Written by Bart Turczynski on Apr 26, 2018 in

How to Empower Your HR Team to Attract Top Talent

Attracting talent is a challenge. Attracting top talent feels simply impossible. But that’s only because you don’t know what the real HR MVPs are doing.

Sure, you have access to a seemingly unlimited number of potential hires. But as you know, that’s both a blessing and a curse. The sheer number of candidates results in analysis paralysis.

The fix? Some companies outsource their recruitment process.

But that’s kicking the can down the road.

See, recruitment agencies face the exact same challenges, but the stakes are lower for them. They simply don’t have skin in the game.

The recommended candidate is sub-par? No worries, we’ve got 10+ queued up!

Don’t worry, though. You can attract top talent and get quality, not just quantity.

Here’s how:

Provide Your Recruitment Team with Insight About the Position

Spend time and resources on training your hiring team. And no, this doesn’t mean you can send them to Yet Another Soft Skills Workshop 2018.

The last thing you want is to risk losing a great candidate because your recruiters don’t know enough about the position.

Effective recruiter training should provide insight into how departments operate and how employees in a given position work day-to-day.

Arrange meetings with department heads and team leaders to confirm the skill sets required for open positions, as well as other crucial details.

Successful recruiter training involves observing the best employees in a given department, as well as evaluating the department’s KPIs, OKRs, and how the team contributes to the bottom line.

Even if recruiters still have trouble putting their finger on who it is exactly they should hire, they’ll know who not to bring on board. And that feels like 90% of the job done.

Leverage the Power of LinkedIn

Job search boards show off big numbers, but the truth is most ads, as well as replies, are spam.

Let’s be honest: the probability of high-skilled candidates scouring job search boards and actually replying to posted ads is slim to none.

If they’re great, they likely already have jobs. That’s the brutal reality (if anything, you might want to try with industry-specific niche job boards.)

There’s no better website to find passive candidates than LinkedIn: “If the mountain will not come to Muhammad, then Muhammad must go to the mountain.”

I know, you’re about to say that you’re already doing it (much like at least 87% of recruiters.) But are you doing it right or just going through the motions?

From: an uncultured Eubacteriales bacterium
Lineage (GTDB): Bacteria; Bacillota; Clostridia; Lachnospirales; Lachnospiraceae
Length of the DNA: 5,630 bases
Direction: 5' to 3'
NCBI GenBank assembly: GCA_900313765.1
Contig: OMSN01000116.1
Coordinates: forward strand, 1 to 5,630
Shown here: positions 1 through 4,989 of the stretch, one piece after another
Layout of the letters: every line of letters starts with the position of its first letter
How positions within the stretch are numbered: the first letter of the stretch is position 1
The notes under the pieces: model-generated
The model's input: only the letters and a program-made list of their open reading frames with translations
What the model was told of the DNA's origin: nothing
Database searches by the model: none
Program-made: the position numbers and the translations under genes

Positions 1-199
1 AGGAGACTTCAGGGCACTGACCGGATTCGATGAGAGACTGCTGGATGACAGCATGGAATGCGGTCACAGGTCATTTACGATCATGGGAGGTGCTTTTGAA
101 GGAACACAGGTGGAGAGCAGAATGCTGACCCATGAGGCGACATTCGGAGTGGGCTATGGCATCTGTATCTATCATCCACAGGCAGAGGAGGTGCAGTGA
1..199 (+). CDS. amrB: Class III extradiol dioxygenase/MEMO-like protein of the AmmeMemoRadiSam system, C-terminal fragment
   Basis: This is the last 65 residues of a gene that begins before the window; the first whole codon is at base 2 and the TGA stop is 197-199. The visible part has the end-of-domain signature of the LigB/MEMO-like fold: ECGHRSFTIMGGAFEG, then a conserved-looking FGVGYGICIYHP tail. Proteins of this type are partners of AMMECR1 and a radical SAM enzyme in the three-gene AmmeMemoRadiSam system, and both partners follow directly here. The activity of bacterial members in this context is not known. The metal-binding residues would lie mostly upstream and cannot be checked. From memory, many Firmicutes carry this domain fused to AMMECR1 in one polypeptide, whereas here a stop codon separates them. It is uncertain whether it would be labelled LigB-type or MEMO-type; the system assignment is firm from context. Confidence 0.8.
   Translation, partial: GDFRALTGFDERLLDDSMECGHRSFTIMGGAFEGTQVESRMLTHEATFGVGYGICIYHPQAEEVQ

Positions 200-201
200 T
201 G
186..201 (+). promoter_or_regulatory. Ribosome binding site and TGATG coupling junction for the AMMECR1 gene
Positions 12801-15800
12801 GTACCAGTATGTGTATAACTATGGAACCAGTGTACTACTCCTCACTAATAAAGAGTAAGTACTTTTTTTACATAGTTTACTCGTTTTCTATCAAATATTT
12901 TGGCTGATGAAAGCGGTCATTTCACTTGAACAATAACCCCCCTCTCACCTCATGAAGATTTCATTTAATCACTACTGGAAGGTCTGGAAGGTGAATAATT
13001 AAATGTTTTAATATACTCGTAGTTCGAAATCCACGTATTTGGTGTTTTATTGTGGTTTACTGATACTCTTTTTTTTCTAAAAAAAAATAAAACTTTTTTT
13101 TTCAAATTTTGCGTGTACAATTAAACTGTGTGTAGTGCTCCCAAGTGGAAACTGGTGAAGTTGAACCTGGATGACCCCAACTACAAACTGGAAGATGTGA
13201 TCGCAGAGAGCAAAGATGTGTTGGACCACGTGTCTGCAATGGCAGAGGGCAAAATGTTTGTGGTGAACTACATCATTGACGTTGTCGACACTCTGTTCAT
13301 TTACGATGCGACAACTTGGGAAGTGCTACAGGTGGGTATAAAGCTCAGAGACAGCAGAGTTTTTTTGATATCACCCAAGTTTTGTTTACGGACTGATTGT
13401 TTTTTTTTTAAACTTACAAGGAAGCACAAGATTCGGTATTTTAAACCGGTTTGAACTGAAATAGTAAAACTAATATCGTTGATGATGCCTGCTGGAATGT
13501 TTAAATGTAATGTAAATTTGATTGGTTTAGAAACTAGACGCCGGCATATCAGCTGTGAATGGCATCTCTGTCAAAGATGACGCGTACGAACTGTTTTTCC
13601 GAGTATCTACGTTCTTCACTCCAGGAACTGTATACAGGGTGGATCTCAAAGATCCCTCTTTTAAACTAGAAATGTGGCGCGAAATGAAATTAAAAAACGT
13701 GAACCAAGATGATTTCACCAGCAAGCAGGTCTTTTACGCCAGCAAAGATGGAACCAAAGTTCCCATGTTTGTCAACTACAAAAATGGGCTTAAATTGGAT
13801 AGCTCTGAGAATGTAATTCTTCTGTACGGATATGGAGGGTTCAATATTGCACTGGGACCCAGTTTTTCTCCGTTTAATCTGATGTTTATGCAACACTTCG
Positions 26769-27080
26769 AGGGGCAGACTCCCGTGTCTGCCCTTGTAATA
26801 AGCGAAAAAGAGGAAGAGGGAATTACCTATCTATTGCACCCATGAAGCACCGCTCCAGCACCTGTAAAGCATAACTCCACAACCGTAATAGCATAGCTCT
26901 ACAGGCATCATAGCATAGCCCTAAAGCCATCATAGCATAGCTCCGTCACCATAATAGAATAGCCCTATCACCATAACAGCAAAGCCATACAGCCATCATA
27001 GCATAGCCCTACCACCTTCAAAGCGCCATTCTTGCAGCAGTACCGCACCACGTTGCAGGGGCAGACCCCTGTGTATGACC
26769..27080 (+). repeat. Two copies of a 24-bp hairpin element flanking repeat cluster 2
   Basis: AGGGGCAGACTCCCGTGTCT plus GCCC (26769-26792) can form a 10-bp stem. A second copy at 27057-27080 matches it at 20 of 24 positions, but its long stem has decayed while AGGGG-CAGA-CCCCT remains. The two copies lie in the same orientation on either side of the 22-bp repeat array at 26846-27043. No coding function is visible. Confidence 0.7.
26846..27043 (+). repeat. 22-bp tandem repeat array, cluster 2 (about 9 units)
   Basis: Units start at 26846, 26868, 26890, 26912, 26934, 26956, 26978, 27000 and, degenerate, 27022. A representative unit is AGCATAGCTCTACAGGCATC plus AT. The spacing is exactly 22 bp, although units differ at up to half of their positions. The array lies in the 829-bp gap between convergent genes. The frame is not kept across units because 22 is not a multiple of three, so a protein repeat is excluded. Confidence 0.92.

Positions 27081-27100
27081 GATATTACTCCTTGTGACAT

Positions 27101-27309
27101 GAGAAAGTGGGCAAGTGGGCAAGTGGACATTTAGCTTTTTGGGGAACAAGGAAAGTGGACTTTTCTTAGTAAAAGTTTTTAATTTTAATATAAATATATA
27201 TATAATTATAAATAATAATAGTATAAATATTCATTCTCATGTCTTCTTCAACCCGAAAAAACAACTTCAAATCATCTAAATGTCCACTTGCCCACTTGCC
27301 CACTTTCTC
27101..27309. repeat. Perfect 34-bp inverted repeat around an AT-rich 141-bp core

You can base much much of your talent search strategy on LinkedIn. It’s almost certain you’ll find some of the best talent on there—at least among business, marketing, and… HR experts.

Here are some ways in which LinkedIn can be used efficiently for optimal recruiting results, especially when searching for top talent:

  • Make strategic use of specific keywords to identify suitable top candidates’ profiles.
  • Establish connections with highly-skilled candidates of interest.
  • Look within specific networks and groups for suitable candidate profiles.
  • Build a database of top-tier candidates.
  • Create a targeted and attractive recruiting message and call-to-action.

An increasing number of users know how to fine-tune their LinkedIn profiles. Warn your team against relying on vanity metrics such as number of connections, references, and a hype.

Strategically Shorten the Recruitment Process

Using LinkedIn is great, but if you really want to hire the best of the best, you simply have to speed up the recruitment process.

According to Andrew Chamberlain, Glassdoor’s chief economist, in 2016, companies needed an average of 23 days to screen and hire new employees. This is up from 13 days in 2010. However, it appears that top candidates are gone within 10 days (unless they’re snatched even earlier on by more agile recruiters).

The point: the shorter the recruitment process, the more effective it tends to be.

  • Both HR and recruiters should check candidate applications on a daily basis and follow up ASAP.
  • Interviews and follow-ups should be scheduled upon accepting a top candidate’s application.